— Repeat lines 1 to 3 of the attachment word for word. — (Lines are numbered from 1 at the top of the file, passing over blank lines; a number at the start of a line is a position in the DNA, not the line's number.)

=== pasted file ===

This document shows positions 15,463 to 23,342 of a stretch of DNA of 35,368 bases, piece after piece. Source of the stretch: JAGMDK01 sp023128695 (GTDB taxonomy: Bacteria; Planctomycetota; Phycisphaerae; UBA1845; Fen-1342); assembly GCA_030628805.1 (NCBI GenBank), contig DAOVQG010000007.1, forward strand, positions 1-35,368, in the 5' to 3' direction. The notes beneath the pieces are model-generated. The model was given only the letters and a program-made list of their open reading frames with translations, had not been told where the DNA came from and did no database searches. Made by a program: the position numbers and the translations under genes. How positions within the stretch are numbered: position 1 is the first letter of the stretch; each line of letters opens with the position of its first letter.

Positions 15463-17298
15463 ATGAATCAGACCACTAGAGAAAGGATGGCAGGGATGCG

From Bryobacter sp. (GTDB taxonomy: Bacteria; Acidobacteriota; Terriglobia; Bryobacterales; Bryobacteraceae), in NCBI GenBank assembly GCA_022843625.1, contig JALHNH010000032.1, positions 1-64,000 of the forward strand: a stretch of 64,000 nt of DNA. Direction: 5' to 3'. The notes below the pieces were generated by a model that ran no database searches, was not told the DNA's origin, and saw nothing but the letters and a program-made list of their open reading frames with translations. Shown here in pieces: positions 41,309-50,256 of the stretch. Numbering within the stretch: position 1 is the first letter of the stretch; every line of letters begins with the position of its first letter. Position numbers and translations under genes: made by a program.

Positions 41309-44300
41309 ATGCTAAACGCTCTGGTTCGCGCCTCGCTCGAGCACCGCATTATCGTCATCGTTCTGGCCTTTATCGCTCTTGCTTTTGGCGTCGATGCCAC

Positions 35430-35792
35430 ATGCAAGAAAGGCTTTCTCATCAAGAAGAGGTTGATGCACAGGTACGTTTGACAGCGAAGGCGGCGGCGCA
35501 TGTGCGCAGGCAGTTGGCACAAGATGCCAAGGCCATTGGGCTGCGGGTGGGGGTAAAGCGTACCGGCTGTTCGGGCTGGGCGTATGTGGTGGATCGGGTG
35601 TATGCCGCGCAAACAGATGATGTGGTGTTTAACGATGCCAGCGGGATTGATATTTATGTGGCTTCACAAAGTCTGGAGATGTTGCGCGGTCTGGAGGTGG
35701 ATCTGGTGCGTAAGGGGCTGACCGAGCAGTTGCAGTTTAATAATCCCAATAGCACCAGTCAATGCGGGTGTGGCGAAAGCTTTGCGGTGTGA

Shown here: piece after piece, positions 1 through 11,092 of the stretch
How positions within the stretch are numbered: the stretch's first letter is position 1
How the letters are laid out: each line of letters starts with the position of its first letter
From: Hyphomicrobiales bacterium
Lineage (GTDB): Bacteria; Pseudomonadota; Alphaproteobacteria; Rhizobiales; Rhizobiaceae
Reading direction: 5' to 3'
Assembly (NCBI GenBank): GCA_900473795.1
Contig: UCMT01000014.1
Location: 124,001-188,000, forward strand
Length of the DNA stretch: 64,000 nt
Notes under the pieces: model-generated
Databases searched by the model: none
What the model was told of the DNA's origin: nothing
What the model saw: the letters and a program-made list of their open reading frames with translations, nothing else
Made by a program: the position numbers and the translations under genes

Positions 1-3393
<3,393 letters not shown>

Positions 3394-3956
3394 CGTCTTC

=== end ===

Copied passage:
This document shows positions 15,463 to 23,342 of a stretch of DNA of 35,368 bases, piece after piece. Source of the stretch: JAGMDK01 sp023128695 (GTDB taxonomy: Bacteria; Planctomycetota; Phycisphaerae; UBA1845; Fen-1342); assembly GCA_030628805.1 (NCBI GenBank), contig DAOVQG010000007.1, forward strand, positions 1-35,368, in the 5' to 3' direction. The notes beneath the pieces are model-generated. The model was given only the letters and a program-made list of their open reading frames with translations, had not been told where the DNA came from and did no database searches. Made by a program: the position numbers and the translations under genes. How positions within the stretch are numbered: position 1 is the first letter of the stretch; each line of letters opens with the position of its first letter.

Positions 15463-17298
15463 ATGAATCAGACCACTAGAGAAAGGATGGCAGGGATGCG